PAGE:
In Memoriam – Harry Leslie Smith

On November 28, Harry Leslie Smith passed away at the age of 96. Last year, when I discovered Harry on Twitter, I didn’t know of him. After following him I learned how well- known and admired he is in the UK, Canada – around the world. Over the year, on Twitter, we had a few sweet exchanges, despite the fact that he has hundreds of thousands of followers. Real followers who too are dedicated to righting the wrongs of this world. But Harry is unique. Fearless and outspoken, he voiced his opinions and took on his detractors. His story is powerful: poverty, starvation, war, finding love, children, losing his love and dedicating his life to helping those who have no representation, no one to advocate for them. He is a remarkable person and I hope and I pray that I, and others, take up the baton and continue his work. I think that would be what Harry would want most of all. It is presumptuous of me, but I do think that’s on track.

I wrote this piece last year when I first made Harry’s “acquaintance.” It seems a bit naive now that I know more about him. I am republishing it nevertheless, lest we forget those among us who are humble and so so brave. In loving memory, Clare

From December 25, 2017:

Holiday Wishes & I’m Just Wild about Harry!

Yuletide wishes & happy festivities to everyone! I hope your holiday is full of love and joy and peace. Now and always.

I was on Twitter this morning, composing a holiday greeting, and on my feed I saw a sweet tweet from a gentleman in England: Harry Leslie Smith. The tweet read: 

“Happy Christmas to all my friends and followers. Love will triumph even in this darkness, if we show the courage of compassion to our fellow travelers. All the best, Harry.” I went to his home page and learned that Harry is a remarkable man. Nearly 95, he has decided that, “I’m spending the last years of my life touring the refugee hot spots of the world to find a solution to this crisis…” How fantastic is that? Harry’s profile reads: “Survivor of the Great Depression, RAF veteran Activist for the Welfare State Author of Harry’s Last Stand Love Among the Ruins, 1923 & The Empress of Australia…”

I hope I’m like that if I make it to 95 – but why wait? I think I will take a leaf out of Harry’s book and start…now. All that courage, concern, heart, resilience and joy. It’s admirable stuff. I remember that The New Yorker magazine used to have mini-columns (maybe it still does), that were usually at the end of an article where some space needed to be filled. There was: “Block that Metaphor!” and “There’ll Always Be an England.” Of course, they were clever and funny, and I am thinking of Harry, but more in connection to the song, “There’ll Always Be an England,” which I vaguely know. It embodies British pluck and courage even in the midst of the “darkness” to which Harry refers.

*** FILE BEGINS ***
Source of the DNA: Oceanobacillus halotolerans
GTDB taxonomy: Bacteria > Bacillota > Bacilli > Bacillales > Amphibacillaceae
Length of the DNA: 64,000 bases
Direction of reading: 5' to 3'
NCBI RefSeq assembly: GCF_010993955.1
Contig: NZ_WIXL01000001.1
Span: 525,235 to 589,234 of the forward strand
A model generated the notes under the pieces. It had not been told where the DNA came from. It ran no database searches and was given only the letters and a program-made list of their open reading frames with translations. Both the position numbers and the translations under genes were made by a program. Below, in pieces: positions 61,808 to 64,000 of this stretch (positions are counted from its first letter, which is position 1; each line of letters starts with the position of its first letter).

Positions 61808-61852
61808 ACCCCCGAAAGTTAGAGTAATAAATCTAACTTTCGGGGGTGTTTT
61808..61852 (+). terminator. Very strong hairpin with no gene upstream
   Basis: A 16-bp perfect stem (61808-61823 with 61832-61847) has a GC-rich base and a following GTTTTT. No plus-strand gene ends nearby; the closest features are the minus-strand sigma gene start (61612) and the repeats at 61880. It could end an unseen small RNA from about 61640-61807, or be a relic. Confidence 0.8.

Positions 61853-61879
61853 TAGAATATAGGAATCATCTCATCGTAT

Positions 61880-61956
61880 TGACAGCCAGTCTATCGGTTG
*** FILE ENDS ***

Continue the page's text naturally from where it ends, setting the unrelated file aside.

So dear friends, have a happy and raise a glass to Harry, to yourselves, your loved ones, and to bravery. 

Cheers!

Clare Irwin

Thanksgiving Wishes

Wishing everyone a loving, sweet and joyous holiday weekend. I hope we take time to reflect on all for which we are grateful. And, more than a thought for those who are ill, alone and suffering and managing on so much less. Less excess and more giving.

New post coming soon.

Love,

Clare

“Live simply. Dream big. Be grateful. Give Love. Laugh lots.”* 

 

 

 

*Quote from Mindfulness Wellness @healingMB on Twitter

 

The Cabots and the Lowells

There’s a doggerel: “The Lowells talk only to Cabots, and the Cabots talk only to God.” The aphorism came into being in regard to two old established Massachusetts families. Many people, including myself, have the saying wrong where the Lowells are replaced by the Lodges – another venerable New England family. They’re all interrelated by marriage, and the Lodges factor in nearly equally. Either way the message is: they keep themselves to themselves.

This expression came to mind recently when a friend, who lives halfway around the world, told me not to tell some bit of information about her to her family members who live near me. I found this amusing because: I never run into them, I’m not sure I would recognize them if I did, I can keep a secret, she has known me all our lives, and I will probably forget what she told me. Finally, I hardly talk to anyone – I’m picky.